Karen Nicol in her studio (left); Tattooed Bear Rug for Anthropologie Stores (USA).
Sometimes life presents an opportunity to meet someone through a work-related project. If you are lucky, there’s a kind of chemistry and camaraderie which evolves in the process, and the project takes on a greater sense of meaning and purpose.
Meeting Karen Nicol at the offices of the Embroiderers’ Guild was one of those opportunities.
Karen is a British-born fashion designer and embroiderer who has developed her own unique style of embroidery. Unsatisfied by the traditional stitches and outcomes and feeling disconnected from the usual ladies’ social stitch clubs, Karen set off on her own after finishing college in London to Paris, France with a simple objective: apply what she had learned to the world of embroidery for fashion and apparel.
Karen’s journey has taken her from commissions by the King of Qatar to fashion runways in Paris and Milan. In the US we find her work available as a line of her own products for the store Anthropologie.
Ursine Rug by Karen Nicol for Anthropologie.
Karen is the 2015 Beryl Dean Award recipient as granted by the British Embroiderers’ Guild, the UK’s largest craft association and publisher of Embroidery Magazine. For the award ceremony, I was asked by Terry Smith, the Managing Director of the Embroiderers’ Guild, to edit a version of the artist interview for an award ceremony at St. Paul’s Cathedral in London, England.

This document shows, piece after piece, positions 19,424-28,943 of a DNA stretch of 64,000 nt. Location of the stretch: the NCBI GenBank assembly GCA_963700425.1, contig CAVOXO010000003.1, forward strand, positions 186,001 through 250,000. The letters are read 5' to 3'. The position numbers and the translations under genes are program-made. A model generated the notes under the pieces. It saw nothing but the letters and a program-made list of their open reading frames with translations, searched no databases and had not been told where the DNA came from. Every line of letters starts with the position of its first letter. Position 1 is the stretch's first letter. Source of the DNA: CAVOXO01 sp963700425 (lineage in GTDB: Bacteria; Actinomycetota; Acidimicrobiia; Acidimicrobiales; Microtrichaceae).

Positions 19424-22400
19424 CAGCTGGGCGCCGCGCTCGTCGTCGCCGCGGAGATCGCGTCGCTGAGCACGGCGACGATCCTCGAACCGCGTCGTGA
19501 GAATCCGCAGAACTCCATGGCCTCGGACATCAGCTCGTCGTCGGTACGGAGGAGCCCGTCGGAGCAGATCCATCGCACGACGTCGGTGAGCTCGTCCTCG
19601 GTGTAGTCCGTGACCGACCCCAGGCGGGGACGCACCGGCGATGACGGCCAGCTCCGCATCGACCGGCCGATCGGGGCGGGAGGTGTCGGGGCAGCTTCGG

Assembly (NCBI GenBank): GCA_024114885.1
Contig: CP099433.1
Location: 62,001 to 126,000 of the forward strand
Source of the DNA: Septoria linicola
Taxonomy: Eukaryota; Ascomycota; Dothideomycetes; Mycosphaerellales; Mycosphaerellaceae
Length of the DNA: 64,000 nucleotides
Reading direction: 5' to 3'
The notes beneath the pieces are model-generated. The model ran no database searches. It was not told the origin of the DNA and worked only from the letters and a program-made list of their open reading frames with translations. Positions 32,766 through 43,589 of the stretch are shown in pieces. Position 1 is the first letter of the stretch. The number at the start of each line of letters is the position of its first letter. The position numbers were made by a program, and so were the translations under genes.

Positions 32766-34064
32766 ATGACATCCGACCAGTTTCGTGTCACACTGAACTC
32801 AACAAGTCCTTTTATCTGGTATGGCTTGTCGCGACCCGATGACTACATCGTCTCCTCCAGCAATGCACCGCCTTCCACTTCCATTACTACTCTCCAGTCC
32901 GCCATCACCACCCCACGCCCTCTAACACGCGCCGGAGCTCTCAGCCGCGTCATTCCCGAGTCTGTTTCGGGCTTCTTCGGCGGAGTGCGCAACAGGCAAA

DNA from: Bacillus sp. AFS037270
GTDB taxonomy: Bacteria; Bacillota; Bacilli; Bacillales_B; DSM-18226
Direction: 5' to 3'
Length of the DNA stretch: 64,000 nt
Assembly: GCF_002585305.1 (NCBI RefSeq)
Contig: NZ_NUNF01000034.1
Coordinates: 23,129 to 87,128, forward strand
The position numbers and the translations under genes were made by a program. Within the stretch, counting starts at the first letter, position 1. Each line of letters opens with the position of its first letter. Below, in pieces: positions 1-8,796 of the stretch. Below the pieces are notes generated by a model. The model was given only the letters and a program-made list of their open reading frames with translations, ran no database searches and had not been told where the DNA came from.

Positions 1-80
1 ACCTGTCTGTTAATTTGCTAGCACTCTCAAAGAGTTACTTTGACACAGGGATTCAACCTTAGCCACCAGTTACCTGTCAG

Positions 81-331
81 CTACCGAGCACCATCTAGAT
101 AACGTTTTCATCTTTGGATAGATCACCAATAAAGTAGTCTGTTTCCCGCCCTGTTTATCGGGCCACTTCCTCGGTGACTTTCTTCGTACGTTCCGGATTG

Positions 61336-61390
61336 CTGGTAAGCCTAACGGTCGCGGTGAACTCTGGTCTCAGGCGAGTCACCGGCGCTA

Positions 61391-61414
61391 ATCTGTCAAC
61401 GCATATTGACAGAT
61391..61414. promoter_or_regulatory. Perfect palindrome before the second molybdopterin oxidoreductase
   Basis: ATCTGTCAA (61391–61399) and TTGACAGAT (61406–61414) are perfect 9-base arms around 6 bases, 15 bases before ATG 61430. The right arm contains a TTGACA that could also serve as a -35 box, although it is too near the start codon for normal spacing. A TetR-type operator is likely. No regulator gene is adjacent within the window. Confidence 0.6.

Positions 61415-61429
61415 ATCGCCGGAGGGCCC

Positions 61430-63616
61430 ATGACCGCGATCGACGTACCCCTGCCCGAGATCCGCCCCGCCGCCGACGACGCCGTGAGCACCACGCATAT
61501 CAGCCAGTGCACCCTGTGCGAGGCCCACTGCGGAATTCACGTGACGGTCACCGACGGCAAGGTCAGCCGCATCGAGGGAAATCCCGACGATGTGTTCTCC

Interior and Organ of St. Paul’s Cathedral, London. Image courtesy Wikipedia.
I had written a musical motif for cathedral organ many years earlier that I hoped might be heard in a cathedral one day. It seemed uncanny to have this opportunity presented to me to incorporate the simple theme for organ I had written to accompany the award ceremony film in this way. I lightened the them by arranging it for grand piano and orchestral harp and used it as the background music for the video.
Exterior of St. Paul’s Cathedral
And while I was not in the catacombs of St. Paul’s Cathedral the night Karen received her distinguished career award, it tickled me to think about my musical theme echoing through the chambers into the duomo above.
“Collaboration is really important as an artist because it takes you out of your comfort zone”, Karen says in the film documentary about her work. When we collaborate we grow as artists and I suspect our collaborating to make this video was that sort of experience for me. I occasionally call Karen on the phone, to keep a small strand of relationship going, in hopes that we might be able to collaborate on a project again one day. I am sure I would like that very much.